I went to Dr. Cangello for a consultation ($150). Prior to the procedure I had to get an EKG; blood work and see my eye doctor. Note: the costs associated with these pre-procedure tests are not included in my total cost of $6350. As my eyes were a little dry, I had to have a simple tear duct procedure done. A week or so before the procedure, I returned to Dr. Cangello's office for pre-op photos and was given prescriptions for pain, nausea and an antibiotic.
On the day of the procedure, I arrived at 8AM for a 9AM surgery. Prep consisted of the usual surgical attire: gown, booties and a hat. An assistant took my vitals: blood pressure, heart rate and weight. The anesthesiologist came in and confirmed our prior telephone conversation regarding eating, drinking, meds. Dr. Cangello came in and reviewed the procedure, aftercare and answered any last minute questions. We were ready to go.
Similar to most others’ stories, I have no recollection of the actual procedure. I thankfully “slept” through everything. When I woke up, I was a little disoriented, slightly nauseous, pain free and thirsty. I arrived home mid-afternoon and had a light lunch and immediately started after-care routine: cold compresses, eye drops, antibiotics. Happily still pain-free.
There was some swelling and skin discoloration but not nearly as bad as I anticipated. My vision was blurry, which may have been caused by ointment and swelling.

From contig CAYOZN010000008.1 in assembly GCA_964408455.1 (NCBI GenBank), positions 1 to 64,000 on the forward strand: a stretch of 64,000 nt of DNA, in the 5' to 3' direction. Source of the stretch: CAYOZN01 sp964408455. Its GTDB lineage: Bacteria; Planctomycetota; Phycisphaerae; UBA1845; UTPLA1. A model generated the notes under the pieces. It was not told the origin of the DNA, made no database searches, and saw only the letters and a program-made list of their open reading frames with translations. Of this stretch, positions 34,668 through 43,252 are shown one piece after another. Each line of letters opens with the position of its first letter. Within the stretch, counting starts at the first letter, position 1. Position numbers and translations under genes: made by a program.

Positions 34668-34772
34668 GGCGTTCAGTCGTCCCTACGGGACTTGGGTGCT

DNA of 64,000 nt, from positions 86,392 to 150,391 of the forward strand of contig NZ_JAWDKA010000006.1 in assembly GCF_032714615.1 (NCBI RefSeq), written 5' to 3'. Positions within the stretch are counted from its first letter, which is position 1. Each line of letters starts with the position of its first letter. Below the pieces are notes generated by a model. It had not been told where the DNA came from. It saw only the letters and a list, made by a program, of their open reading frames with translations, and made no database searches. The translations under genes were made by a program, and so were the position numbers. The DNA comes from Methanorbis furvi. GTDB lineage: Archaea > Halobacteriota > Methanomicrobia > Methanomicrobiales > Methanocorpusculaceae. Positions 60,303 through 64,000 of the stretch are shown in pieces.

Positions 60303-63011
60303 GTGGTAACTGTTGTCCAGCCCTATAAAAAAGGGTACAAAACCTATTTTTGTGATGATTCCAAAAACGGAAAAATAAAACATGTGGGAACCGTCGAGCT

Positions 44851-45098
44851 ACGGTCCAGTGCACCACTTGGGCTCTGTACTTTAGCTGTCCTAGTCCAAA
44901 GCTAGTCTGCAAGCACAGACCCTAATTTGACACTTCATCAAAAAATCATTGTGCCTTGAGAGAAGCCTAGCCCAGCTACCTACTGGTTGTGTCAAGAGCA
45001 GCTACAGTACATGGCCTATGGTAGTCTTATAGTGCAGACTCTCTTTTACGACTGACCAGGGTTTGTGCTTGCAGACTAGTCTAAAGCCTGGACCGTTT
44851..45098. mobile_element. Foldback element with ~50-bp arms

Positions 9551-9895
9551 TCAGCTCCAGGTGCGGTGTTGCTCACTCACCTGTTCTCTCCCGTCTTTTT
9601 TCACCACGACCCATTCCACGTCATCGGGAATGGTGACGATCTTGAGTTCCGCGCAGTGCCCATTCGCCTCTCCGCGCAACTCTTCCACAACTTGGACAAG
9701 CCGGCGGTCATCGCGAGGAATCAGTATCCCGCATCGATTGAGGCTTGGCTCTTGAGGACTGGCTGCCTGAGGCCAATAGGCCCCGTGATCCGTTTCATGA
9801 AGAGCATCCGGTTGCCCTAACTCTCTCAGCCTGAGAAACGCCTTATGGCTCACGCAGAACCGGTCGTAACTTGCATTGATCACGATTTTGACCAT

Dr. Cangello called in the evening to check-in and answer any questions.
Note: While you are required to have an escort to take you home, it is helpful to have someone with you through at least the first evening. Prior to the procedure, it is also a great help to have a few things ready: button down or zipper tops, loose fitting comfortable clothing, know where and how you will sleep, remove any tripping hazards in your home, have healthy ready-to-eat food available (cut fruit, soups, etc.) - nothing that requires chopping or much prep.
Day 2: The second day brought more swelling and discoloration. Happily, I remained pain free.
It is recommended to sleep on your back with your head raised. In order to limit my freedom, I chose to sleep on the couch. With the help of two Tylenol PM, I slept very well the first night (9 hours). I had the luxury of having my partner with me all day, which I found very helpful. My vision was limited which left me a bit disoriented; this was due to swelling and blurriness from a combination of ointment and drops.
The cold compresses throughout the day were a calming and cooling relief. I kept a stainless steel bowl of ice water in the refrigerator and used that for my compresses.
Day 3: Another good night of sleep thanks to Tylenol PM. The doctor thought it best not to strain my eyes, so Day 3 was much the same as day two - I listened to/watched a lot of TV. I felt good; relieved to be pain-free. Swelling was slightly reduced. The highlight of the day was taking a shower! Do your very best to keep soap and shampoo out of your eyes, as it stings terribly.
Day 4: Continued to progress; another good night of sleep. Boredom was starting to set in.
Day 5: A friend visited; I was grateful for the company. She said I looked like I was in a fight. Continued to get relief using cold compresses.
Day 6: First pre-op visit. Had the stitches removed. Doctor said everything looked good. He put tape on the corners of both eyes, to sort of guide the corners upward. Scheduled a one week follow-up visit. First day of driving. I'm still sleeping on the sofa to limit my movement - it has started to wear on me.
Days 7 - 10: Uneventful. Still slightly discolored and swollen. I notice an improvement! Started to resume normal activities - cooking, laundry, shopping, computer, etc., but sadly, it may be weeks before I can return to the gym. I'm feeling good.